The New York Attorney General's Health Care Report has determined that the Consumer Reimbursement System is 'Code Blue': they found its database to be "unreliable, inadequate and wrong". For the past year, legal experts have been conducting investigations into allegations that health insurance companies conspired to reduce insurers' reimbursements by charging them with too much of the cost of out-of-network care.
Allegedly, some of the nation’s biggest health care companies underpaid millions of people across the country when it determined insurance reimbursements for out-of-network care. The companies include Aetna, Blue Cross Blue Shield, Cigna, Health Link, Unicare, United Health Care, and Wellpoint/Anthem, and their subsidiaries.
Most health insurers use schedules compiled by Ingenix, Inc. (“Ingenix”) in determining reimbursement rates for out-of-network care. Investigators revealed that a monopoly was created through Ingenix: the Ingenix database is supposed to fairly reflect the market where the consumer lives. However, as a wholly-owned subsidiary of UnitedHealth, Ingenix has a conflict of interest in preparing schedules that are supposed to fairly reflect the market.
How it Works
Ingenix gathers billing data from the largest health insurers in the country and then sends back schedules to those health insurers and others, based on the pooled data, which the insurers use as a benchmark to set their reimbursement rates.
Health insurers allegedly manipulated the data they submitted to Ingenix so they could depress reimbursement rates based on the data pool, which forces consumers to pay more. According to the New York Attorney General, the insurers and Ingenix manipulate the data to skew the “usual and customary” rates downward. This means that many consumers were reimbursed far less than they should have been for out-of-network medical services. The Healthcare Industry Taskforce Office of the New York State Attorney General found that the Ingenix databases understate market rate by up to 28 percent across the state for an ordinary doctor's office visit: this means losses of hundreds of millions of dollars for consumers over the past ten years in the United States.
As well, the consumer doesn't know before choosing a doctor what reimbursement rate to expect from the insurer because Ingenix databases are a “black box” to the consumer.
Since its investigation, the New York Attorney General’s office announced settlements with United Health and some other insurers over the artificially low reimbursement. Under the settlements, Ingenix will no longer provide the data to establish the “usual and customary” rates; instead, a new, independent database run by a qualified nonprofit organization will determine the rates.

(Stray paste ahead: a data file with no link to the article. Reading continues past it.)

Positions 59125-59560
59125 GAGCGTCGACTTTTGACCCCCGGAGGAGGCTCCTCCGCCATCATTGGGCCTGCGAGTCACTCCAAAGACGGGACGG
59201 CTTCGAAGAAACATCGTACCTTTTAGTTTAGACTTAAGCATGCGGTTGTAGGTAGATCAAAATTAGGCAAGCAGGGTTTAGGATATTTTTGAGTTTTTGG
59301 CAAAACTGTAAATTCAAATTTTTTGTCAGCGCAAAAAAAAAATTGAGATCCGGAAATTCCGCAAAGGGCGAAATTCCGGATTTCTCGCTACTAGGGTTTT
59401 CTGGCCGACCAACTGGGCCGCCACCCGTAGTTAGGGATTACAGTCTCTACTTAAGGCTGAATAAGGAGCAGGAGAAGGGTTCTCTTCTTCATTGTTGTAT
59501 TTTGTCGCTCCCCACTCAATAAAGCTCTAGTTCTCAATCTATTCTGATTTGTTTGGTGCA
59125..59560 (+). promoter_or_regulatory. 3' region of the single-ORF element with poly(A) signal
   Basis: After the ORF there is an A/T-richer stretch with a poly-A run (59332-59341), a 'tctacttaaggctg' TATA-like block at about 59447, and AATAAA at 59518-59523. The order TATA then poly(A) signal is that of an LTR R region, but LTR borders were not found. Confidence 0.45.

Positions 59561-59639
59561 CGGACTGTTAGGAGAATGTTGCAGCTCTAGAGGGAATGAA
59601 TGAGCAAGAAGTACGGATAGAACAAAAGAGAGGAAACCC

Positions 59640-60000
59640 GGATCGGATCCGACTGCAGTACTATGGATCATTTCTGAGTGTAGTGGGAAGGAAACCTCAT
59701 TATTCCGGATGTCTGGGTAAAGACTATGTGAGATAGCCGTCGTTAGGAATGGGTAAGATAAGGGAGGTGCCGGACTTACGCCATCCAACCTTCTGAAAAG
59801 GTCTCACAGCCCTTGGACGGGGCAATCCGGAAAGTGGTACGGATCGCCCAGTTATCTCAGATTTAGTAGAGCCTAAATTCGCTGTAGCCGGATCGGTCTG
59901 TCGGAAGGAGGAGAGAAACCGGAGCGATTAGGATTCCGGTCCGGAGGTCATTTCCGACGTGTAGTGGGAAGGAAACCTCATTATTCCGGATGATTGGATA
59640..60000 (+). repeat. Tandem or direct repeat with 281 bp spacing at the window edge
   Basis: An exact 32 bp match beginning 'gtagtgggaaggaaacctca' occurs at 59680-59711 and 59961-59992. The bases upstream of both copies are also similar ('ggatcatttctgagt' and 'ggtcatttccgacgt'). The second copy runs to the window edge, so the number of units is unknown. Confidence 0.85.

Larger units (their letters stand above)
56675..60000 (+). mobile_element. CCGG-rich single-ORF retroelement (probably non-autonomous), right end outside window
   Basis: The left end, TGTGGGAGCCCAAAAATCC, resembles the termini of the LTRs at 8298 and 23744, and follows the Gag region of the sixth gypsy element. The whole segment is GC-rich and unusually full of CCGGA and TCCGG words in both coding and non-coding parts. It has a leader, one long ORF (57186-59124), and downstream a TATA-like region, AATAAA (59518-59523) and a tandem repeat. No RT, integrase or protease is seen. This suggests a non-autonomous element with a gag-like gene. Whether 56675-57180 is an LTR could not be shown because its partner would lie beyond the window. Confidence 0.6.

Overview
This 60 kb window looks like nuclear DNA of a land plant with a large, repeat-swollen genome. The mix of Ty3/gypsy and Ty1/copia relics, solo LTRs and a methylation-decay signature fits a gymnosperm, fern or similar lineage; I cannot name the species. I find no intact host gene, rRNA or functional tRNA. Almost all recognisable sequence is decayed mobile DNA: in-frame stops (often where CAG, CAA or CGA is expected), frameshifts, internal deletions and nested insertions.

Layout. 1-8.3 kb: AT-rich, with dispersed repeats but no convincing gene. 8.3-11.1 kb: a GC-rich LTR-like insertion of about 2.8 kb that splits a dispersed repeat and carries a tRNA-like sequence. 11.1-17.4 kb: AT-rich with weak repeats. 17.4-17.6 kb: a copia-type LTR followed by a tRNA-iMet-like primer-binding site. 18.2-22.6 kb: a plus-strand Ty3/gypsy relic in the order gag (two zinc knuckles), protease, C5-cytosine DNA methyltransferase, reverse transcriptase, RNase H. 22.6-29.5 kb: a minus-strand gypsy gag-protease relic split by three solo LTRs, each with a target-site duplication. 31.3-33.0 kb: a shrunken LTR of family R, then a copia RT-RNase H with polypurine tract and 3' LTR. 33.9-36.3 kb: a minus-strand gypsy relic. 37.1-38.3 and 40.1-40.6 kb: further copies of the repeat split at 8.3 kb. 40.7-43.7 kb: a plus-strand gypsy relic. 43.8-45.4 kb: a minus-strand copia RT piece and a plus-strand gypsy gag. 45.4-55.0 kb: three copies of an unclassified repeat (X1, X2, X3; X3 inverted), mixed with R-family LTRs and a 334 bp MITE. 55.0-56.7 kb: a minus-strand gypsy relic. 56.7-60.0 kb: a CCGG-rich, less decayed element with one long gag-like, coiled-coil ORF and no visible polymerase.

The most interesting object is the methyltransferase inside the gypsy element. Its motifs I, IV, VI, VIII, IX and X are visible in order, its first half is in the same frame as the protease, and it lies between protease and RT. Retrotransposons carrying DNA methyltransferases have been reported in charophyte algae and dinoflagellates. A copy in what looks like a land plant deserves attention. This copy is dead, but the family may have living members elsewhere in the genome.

Wellpoint, the country's largest health insurer, agreed to pay $10 million to settle allegations of price fixing brought by New York State's Attorney General Andrew Cuomo. WellPoint is now the seventh insurer to end its relationship with the defective Ingenix database and it agreed to pay $10 million to a qualified non-profit organization that will establish a new, independent database to help determine fair out-of-network reimbursement rates for consumers throughout the US.
Also, the New York Attorney General has negotiated reimbursements for some customers of New York health plans. However, the New York Attorney General cannot do the same for residents of other states.
Other Insurance Companies Under Investigation
Many health insurance companies go by different names. One is WellPoint, Inc., one of the nation’s largest health insurance companies. WellPoint serves customers throughout the United States, under various names and subsidiary companies, or affiliates including the following:
Anthem Blue Cross and Blue Shield
Anthem Blue Cross Life and Health Insurance Company
Anthem Life Insurance Company
Anthem Life & Disability Insurance Company
Blue Cross and Blue Shield of Georgia, Inc.
Blue Cross of California (Anthem Blue Cross)
Empire BlueCross BlueShield
Empire BlueCross BlueShield HMO
Golden West Health Plan, Inc.
HMO Colorado, Inc.
HMO Missouri, Inc.
Peninsula Health Care, Inc.
Priority Health Care, Inc.
UNICARE Health Insurance Company
If you believe your health plan used inadequate “usual and customary” rates to pay your out-of-network doctor, and you had to pay the difference, you should seek legal help.